Tuesday, December 27, 2011

Letting Go to Let Them Grow

Be kind: this was 1984
When I was 14, I was finally eligible for The Colorado Trip.  Reserved for kids between the summers of 7th and 8th grade, it was a cross-country trek from Indiana to Colorado and back. Designed to offer a hands-on summer school substitute for Earth Sciences class, the students on the trip were required to complete a journal and rock collection for submission, full participation, and some class time.  The itinerary included the Air Force Academy at Colorado Springs; Vail; Durango; a hike up the Great Sand Dunes; and a roughing-it camping segment for five days, starting at Silverton and ending at the hot springs in Ouray.

Mr. Golden, Eureka Trail
Richard Golden (who will always be "Mr. Golden" to me, even 25+ years later) led this trip for many, many years, and I couldn't wait to take my turn.  I was bused to Pierre Moran Jr. High my 7th grade year, on the other side of town from the kids who grew up near me.  In the process, I met a whole new group of friends to add to the friends I already had, and as a result I knew many of the kids on the trip bound for the new middle school system all over town.  On the day we convened to catch our yellow bus, the magical excitement in the air was palpable and electric.  Did I mention we took a school bus?  With no AC.  In the summer. At 13, we didn't care.

Nebulizer, plug-in version
A chronic asthmatic, I wasn't very physical growing up - I couldn't run very fast or very far without wheezing; I wasn't allowed at sleepovers where cats and dogs were present because of the certainty of an asthma attack at some point; camping was out of the question; and cheerleading was the only sport I could really participate in, as it didn't require much stamina in 7th grade.   When I traveled with my family, I had to carry along a cat-cage-sized plug-in nebulizer that looks nothing like the sleek models made today.

My personal hero, Chad: right side, middle row
Not long before the summer of the Colorado Trip, DeVilbiss came out with a battery-pack nebulizer, which would give me some mobility.  One of my classmates was drafted (I'm pretty sure he didn't volunteer) to carry the 8 or 10-pound life-saver in his backpack up the big climb of the trip to the summit of Engineer Mountain.  My friend Michelle Foutz loves to tease me about it to this day and we giggle; but Chad Ward, I am not laughing when I say I will forever be grateful to you for carrying that machine up the mountain for me for one of the best experiences of my young life.  I made it all the way to the top with 11 of 30 of the kids on the trip, and I was so proud.  I did it!  I did something that required physical stamina.  (As it turned out, I didn't need the nebulizer at all in Colorado, but on the way back through Nebraska, something about the fields and flat lands set my lungs off on a bad track and I was grateful to have it with me.)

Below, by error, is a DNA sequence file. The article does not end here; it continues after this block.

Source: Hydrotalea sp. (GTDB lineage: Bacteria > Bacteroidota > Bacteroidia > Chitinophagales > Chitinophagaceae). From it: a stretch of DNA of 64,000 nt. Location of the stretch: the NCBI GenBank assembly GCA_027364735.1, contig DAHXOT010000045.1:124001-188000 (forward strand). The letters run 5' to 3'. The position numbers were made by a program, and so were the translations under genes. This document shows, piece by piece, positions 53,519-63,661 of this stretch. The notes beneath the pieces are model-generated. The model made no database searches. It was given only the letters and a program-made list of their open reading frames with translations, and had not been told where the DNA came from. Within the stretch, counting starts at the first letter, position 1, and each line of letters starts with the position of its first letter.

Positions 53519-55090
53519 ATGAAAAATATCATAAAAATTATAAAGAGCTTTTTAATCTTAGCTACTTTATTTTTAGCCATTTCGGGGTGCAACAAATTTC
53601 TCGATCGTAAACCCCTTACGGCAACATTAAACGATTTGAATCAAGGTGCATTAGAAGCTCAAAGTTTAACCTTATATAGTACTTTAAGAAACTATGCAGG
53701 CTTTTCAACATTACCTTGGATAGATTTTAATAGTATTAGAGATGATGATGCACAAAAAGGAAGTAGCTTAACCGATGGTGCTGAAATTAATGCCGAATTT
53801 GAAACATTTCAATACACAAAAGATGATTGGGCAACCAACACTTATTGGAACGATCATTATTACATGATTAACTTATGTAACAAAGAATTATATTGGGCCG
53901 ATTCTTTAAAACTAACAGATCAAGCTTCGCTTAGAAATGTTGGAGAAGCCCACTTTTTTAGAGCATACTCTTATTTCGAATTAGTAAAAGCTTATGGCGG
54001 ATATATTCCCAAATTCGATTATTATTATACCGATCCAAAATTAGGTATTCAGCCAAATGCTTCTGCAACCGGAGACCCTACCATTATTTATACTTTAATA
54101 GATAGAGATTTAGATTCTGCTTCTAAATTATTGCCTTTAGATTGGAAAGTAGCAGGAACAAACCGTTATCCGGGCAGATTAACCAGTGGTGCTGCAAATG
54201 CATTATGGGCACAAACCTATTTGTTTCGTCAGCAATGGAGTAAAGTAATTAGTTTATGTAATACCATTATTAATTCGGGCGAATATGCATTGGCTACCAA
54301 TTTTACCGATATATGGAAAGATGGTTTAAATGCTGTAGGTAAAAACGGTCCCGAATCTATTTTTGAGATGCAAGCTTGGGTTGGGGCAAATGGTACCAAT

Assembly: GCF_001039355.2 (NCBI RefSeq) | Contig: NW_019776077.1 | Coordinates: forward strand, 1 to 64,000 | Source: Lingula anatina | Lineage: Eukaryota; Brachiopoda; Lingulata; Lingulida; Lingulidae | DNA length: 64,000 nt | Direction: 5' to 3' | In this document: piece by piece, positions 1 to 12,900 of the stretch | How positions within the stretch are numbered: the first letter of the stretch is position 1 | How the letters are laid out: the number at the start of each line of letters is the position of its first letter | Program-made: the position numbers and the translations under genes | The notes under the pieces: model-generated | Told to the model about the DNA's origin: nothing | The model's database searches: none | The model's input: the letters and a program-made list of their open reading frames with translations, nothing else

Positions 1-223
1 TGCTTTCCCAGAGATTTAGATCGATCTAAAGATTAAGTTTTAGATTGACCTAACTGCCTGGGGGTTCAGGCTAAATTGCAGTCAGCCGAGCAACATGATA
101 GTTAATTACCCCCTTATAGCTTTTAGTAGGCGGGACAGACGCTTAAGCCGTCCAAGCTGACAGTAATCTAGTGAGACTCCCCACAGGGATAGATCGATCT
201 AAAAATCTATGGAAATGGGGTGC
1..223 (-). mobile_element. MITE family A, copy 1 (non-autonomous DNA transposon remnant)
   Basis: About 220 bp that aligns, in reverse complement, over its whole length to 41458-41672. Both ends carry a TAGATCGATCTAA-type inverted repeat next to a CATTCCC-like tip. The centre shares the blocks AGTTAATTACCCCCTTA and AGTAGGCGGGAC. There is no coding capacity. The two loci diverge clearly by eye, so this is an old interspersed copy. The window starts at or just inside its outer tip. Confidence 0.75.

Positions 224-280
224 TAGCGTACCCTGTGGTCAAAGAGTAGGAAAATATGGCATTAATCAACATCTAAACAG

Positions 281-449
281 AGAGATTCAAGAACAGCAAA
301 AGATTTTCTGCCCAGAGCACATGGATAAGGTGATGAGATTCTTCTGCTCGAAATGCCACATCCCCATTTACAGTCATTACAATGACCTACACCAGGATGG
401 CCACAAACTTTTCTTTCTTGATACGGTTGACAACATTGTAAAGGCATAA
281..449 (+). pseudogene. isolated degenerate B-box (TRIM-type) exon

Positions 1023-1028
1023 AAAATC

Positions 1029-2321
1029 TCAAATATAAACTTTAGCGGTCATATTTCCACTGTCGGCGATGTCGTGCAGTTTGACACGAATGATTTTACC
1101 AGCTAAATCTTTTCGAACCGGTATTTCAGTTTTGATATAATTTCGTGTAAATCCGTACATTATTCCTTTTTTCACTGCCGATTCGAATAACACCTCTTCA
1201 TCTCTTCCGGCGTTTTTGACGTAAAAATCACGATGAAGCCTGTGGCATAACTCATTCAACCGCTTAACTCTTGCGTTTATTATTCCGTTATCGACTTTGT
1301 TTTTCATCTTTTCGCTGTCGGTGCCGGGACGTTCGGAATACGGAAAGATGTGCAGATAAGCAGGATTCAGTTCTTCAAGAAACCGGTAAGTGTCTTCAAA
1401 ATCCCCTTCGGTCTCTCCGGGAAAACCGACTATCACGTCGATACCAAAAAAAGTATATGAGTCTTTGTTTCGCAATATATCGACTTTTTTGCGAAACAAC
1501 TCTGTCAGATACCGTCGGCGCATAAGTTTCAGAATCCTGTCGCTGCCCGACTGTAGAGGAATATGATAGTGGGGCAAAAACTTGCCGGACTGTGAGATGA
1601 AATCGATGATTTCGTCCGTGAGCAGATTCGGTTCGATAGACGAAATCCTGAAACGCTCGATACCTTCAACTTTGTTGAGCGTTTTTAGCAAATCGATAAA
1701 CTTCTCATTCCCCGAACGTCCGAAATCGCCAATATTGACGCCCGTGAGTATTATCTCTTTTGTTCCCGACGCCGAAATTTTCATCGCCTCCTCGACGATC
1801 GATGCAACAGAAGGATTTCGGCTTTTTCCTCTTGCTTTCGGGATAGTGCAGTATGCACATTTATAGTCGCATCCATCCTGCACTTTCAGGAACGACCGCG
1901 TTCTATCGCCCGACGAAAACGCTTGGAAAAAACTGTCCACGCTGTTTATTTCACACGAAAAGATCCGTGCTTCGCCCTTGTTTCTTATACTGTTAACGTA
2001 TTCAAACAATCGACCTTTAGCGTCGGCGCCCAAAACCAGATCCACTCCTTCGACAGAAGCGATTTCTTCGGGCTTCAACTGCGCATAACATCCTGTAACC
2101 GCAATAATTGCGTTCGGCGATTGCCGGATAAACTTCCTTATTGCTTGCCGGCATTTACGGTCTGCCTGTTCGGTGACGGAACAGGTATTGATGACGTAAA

The view from 13,000 feet: Engineer Mountain summit

I'm not sure how my parents held it together, sending their 13-year-old off on a two-week trip... the first overnight trip of my life.  I'm already somewhat very protective of my son and try to imagine what it would be like to send my child off to camp, or on a school trip, or even leaving him with my parents for a weekend.  And yet, I recognize that growth requires a little stretching.  It's going to require that I step back and let him make his own mistakes, and teach him to be smart and safe, and trust that he will know the right things to do and make good decisions.  I can't hold his hand his whole life, and I want him to be independent and strong.  In order for him to get there, I'll have to let go a little bit.  And then a little more.  And a little more.  Before I know it, he'll be heading off to college, likely somewhere not in the same town, if he's anything like me.  If he has my wanderlust genes, he could end up at Oxford or even somewhere in Japan, or South Africa.  I hope he wants to see the world, because it's the best way to develop an open mind and an understanding of other cultures and traditions and beliefs. 

Pray for me that I find the strength to be the kind of parents my parents are, and let him experience his own Colorado Trip... or something like it.  I wouldn't want him to miss it.


  1. I met you weeks after this memorable trip! You have already shown to be an exemplary parent (at least from fb!) and I know you will allow your precious son to stretch and grow and learn and make mistakes. It is all a part of the precious process of parenting, and I count that job as the most valuable contribution I will make to this world! Love you, Kristen!

  2. Thank you Mama Pam! Much love to you as well. :)

  3. You have no idea how hard it was to send you off to Colorado on a bus with no AC or cell phone. I had to wait for you to call us and I hated to ask how you were feeling. When you returned, I felt like I had made it to the top also, and not having to order the "bubble" for another few weeks. Great article and great pictures. Love you!


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